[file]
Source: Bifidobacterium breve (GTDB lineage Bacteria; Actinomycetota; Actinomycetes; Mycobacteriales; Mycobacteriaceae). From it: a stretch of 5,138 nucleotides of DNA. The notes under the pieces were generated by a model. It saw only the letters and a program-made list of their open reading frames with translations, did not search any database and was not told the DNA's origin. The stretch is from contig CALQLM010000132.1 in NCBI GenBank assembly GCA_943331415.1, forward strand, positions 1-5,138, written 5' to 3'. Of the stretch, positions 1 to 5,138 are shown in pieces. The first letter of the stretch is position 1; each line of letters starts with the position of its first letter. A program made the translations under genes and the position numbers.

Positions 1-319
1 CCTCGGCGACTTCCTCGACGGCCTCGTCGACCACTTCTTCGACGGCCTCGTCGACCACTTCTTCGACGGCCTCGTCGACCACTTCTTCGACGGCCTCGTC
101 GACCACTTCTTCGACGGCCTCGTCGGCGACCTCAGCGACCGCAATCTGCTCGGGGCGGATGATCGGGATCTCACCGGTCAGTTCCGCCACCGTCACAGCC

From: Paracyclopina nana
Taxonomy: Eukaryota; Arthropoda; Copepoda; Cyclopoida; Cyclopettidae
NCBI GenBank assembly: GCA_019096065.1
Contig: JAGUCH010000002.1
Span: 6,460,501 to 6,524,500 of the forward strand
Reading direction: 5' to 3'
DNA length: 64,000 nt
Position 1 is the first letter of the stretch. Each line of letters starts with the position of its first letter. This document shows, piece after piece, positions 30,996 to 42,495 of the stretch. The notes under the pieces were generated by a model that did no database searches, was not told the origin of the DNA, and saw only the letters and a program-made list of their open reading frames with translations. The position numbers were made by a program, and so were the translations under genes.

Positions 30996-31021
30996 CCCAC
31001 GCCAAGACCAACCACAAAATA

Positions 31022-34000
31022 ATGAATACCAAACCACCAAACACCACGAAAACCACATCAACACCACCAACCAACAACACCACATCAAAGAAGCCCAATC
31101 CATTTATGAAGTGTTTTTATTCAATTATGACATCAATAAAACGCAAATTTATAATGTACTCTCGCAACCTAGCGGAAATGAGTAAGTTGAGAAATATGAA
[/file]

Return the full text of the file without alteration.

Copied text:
Source: Bifidobacterium breve (GTDB lineage Bacteria; Actinomycetota; Actinomycetes; Mycobacteriales; Mycobacteriaceae). From it: a stretch of 5,138 nucleotides of DNA. The notes under the pieces were generated by a model. It saw only the letters and a program-made list of their open reading frames with translations, did not search any database and was not told the DNA's origin. The stretch is from contig CALQLM010000132.1 in NCBI GenBank assembly GCA_943331415.1, forward strand, positions 1-5,138, written 5' to 3'. Of the stretch, positions 1 to 5,138 are shown in pieces. The first letter of the stretch is position 1; each line of letters starts with the position of its first letter. A program made the translations under genes and the position numbers.

Positions 1-319
1 CCTCGGCGACTTCCTCGACGGCCTCGTCGACCACTTCTTCGACGGCCTCGTCGACCACTTCTTCGACGGCCTCGTCGACCACTTCTTCGACGGCCTCGTC
101 GACCACTTCTTCGACGGCCTCGTCGGCGACCTCAGCGACCGCAATCTGCTCGGGGCGGATGATCGGGATCTCACCGGTCAGTTCCGCCACCGTCACAGCC

From: Paracyclopina nana
Taxonomy: Eukaryota; Arthropoda; Copepoda; Cyclopoida; Cyclopettidae
NCBI GenBank assembly: GCA_019096065.1
Contig: JAGUCH010000002.1
Span: 6,460,501 to 6,524,500 of the forward strand
Reading direction: 5' to 3'
DNA length: 64,000 nt
Position 1 is the first letter of the stretch. Each line of letters starts with the position of its first letter. This document shows, piece after piece, positions 30,996 to 42,495 of the stretch. The notes under the pieces were generated by a model that did no database searches, was not told the origin of the DNA, and saw only the letters and a program-made list of their open reading frames with translations. The position numbers were made by a program, and so were the translations under genes.

Positions 30996-31021
30996 CCCAC
31001 GCCAAGACCAACCACAAAATA

Positions 31022-34000
31022 ATGAATACCAAACCACCAAACACCACGAAAACCACATCAACACCACCAACCAACAACACCACATCAAAGAAGCCCAATC
31101 CATTTATGAAGTGTTTTTATTCAATTATGACATCAATAAAACGCAAATTTATAATGTACTCTCGCAACCTAGCGGAAATGAGTAAGTTGAGAAATATGAA